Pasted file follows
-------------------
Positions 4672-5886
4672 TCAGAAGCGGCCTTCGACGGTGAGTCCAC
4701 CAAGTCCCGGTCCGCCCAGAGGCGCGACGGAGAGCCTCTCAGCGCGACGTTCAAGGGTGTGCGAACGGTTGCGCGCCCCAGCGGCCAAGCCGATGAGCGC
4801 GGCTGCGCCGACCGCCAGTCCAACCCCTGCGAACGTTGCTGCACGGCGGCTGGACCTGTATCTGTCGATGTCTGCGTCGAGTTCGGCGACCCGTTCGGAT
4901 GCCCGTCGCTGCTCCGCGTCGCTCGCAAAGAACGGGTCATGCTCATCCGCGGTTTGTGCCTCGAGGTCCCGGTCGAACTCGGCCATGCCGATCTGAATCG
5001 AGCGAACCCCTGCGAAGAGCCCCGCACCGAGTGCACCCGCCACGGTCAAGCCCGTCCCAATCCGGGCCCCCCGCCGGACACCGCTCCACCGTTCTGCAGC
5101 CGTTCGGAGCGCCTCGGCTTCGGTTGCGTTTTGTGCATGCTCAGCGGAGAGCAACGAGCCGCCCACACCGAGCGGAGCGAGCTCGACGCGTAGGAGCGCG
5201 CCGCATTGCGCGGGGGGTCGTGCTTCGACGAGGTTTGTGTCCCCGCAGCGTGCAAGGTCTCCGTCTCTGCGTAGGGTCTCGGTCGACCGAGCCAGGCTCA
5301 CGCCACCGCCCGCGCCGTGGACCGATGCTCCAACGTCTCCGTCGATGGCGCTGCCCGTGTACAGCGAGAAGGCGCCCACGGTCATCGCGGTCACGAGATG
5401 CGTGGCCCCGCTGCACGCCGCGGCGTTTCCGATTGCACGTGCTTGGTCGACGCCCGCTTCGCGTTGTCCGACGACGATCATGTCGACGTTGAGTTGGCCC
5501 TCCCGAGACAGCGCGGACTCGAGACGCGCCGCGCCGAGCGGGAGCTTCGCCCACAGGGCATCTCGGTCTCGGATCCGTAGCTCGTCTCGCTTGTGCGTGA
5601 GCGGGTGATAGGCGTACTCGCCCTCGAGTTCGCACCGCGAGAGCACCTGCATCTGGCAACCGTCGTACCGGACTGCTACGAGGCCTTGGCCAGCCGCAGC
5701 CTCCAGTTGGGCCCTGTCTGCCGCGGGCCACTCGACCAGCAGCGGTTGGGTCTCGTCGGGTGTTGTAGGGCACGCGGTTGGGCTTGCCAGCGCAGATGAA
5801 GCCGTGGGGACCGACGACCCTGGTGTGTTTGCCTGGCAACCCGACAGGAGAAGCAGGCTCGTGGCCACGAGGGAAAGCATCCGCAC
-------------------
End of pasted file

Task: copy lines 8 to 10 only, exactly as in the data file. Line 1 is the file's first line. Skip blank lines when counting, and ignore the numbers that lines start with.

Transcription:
5201 CCGCATTGCGCGGGGGGTCGTGCTTCGACGAGGTTTGTGTCCCCGCAGCGTGCAAGGTCTCCGTCTCTGCGTAGGGTCTCGGTCGACCGAGCCAGGCTCA
5301 CGCCACCGCCCGCGCCGTGGACCGATGCTCCAACGTCTCCGTCGATGGCGCTGCCCGTGTACAGCGAGAAGGCGCCCACGGTCATCGCGGTCACGAGATG
5401 CGTGGCCCCGCTGCACGCCGCGGCGTTTCCGATTGCACGTGCTTGGTCGACGCCCGCTTCGCGTTGTCCGACGACGATCATGTCGACGTTGAGTTGGCCC